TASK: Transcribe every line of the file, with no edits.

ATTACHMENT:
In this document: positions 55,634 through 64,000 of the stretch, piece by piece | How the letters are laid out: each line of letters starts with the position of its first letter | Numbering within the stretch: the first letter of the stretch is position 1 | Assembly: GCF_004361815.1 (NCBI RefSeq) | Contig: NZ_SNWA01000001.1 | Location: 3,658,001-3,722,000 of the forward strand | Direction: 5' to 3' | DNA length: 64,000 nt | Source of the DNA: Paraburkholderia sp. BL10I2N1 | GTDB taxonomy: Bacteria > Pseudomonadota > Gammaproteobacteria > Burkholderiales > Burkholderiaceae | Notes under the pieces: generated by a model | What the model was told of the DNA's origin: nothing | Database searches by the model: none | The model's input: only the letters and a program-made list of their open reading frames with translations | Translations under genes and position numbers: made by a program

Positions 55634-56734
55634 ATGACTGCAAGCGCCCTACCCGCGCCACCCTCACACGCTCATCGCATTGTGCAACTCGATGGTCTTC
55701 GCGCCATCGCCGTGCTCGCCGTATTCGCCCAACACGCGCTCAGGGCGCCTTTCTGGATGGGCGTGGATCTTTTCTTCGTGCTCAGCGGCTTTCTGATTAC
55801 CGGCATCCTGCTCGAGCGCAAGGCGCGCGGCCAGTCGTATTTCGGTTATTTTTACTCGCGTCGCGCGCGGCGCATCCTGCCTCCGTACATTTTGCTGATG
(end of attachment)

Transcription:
In this document: positions 55,634 through 64,000 of the stretch, piece by piece | How the letters are laid out: each line of letters starts with the position of its first letter | Numbering within the stretch: the first letter of the stretch is position 1 | Assembly: GCF_004361815.1 (NCBI RefSeq) | Contig: NZ_SNWA01000001.1 | Location: 3,658,001-3,722,000 of the forward strand | Direction: 5' to 3' | DNA length: 64,000 nt | Source of the DNA: Paraburkholderia sp. BL10I2N1 | GTDB taxonomy: Bacteria > Pseudomonadota > Gammaproteobacteria > Burkholderiales > Burkholderiaceae | Notes under the pieces: generated by a model | What the model was told of the DNA's origin: nothing | Database searches by the model: none | The model's input: only the letters and a program-made list of their open reading frames with translations | Translations under genes and position numbers: made by a program

Positions 55634-56734
55634 ATGACTGCAAGCGCCCTACCCGCGCCACCCTCACACGCTCATCGCATTGTGCAACTCGATGGTCTTC
55701 GCGCCATCGCCGTGCTCGCCGTATTCGCCCAACACGCGCTCAGGGCGCCTTTCTGGATGGGCGTGGATCTTTTCTTCGTGCTCAGCGGCTTTCTGATTAC
55801 CGGCATCCTGCTCGAGCGCAAGGCGCGCGGCCAGTCGTATTTCGGTTATTTTTACTCGCGTCGCGCGCGGCGCATCCTGCCTCCGTACATTTTGCTGATG